The Doppler wind speeds at altitude must be adjusted to provide the equivalent of a sustained 1 m surface wind at 10 m elevation. To estimate this reduction factor we compared the Doppler velocities with quality controlled surface data from the H*Wind data base. For the region of high winds along the East coast, a reduction factor of 68 70% gave the best comparison.
Because the Doppler radar only measures the total wind speed when the wind is parallel to the radar beam, we can expect a fair estimate of the maximum wind speed when the radar beam is tangent to the eyewall. Consequently there are regions where the geometry precludes representative wind estimates. We get good estimates of wind speed in regions NW to N of the radar, which comprises the more highly populated areas of South Florida. We will extend these results to Hurricanes Frances, Jeanne and Katrina and discuss implications for estimating landfall winds in real time from the operational WSR-88D data.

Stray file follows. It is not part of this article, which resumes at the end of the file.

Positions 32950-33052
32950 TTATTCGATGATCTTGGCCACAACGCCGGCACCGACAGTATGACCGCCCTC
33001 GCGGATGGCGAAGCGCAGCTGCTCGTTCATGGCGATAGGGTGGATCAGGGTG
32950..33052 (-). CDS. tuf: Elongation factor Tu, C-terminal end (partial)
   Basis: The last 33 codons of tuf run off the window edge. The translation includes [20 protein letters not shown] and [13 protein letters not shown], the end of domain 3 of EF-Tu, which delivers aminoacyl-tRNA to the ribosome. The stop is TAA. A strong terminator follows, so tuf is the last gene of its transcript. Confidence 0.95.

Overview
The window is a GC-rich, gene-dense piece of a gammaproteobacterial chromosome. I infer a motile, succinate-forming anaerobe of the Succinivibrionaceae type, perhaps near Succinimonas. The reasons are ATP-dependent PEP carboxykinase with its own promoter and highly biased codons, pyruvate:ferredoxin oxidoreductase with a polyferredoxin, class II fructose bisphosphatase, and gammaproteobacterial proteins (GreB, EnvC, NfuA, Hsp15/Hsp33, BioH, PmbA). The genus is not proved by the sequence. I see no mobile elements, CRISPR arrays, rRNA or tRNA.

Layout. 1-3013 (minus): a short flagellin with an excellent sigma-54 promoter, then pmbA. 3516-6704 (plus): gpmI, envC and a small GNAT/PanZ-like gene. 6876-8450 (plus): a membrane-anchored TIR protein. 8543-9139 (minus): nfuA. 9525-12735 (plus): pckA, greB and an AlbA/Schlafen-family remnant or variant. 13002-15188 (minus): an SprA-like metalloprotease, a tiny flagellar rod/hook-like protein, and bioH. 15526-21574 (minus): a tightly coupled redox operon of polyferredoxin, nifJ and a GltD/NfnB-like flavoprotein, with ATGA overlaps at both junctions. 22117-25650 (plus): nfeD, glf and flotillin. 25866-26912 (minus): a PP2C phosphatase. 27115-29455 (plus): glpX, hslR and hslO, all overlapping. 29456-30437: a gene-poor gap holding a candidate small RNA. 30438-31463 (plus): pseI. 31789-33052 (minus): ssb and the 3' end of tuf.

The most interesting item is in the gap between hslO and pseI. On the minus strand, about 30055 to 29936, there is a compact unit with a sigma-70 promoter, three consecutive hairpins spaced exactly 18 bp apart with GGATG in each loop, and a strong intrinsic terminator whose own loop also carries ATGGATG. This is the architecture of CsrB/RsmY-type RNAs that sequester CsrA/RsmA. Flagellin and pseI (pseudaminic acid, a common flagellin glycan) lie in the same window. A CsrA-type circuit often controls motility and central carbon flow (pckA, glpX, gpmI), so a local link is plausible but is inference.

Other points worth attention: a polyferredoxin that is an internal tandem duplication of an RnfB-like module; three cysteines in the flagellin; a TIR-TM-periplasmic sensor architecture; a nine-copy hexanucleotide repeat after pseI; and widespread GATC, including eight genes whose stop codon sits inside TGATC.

Supplementary URL: http://ftp.aoml.noaa.gov/hrd/pub/dodge/Preprint_17B.2_PDodge.pdf